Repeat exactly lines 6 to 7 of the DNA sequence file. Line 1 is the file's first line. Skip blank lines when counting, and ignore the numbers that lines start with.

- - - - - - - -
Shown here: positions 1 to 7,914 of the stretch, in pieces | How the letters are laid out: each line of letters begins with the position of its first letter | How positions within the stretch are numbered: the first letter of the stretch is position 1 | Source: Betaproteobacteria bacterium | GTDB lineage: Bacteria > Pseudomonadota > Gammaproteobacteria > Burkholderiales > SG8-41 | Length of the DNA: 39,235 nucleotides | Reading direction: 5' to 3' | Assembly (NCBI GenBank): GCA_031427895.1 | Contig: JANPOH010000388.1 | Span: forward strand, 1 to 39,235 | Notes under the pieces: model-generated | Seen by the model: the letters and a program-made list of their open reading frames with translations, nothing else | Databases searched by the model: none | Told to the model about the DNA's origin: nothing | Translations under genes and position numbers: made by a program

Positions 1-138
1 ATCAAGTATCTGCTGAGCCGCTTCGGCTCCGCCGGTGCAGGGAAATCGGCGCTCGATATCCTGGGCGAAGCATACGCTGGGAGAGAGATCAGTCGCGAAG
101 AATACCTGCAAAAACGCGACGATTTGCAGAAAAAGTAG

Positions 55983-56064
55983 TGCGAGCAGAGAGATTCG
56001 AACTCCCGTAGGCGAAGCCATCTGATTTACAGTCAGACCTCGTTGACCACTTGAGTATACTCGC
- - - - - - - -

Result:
55983 TGCGAGCAGAGAGATTCG
56001 AACTCCCGTAGGCGAAGCCATCTGATTTACAGTCAGACCTCGTTGACCACTTGAGTATACTCGC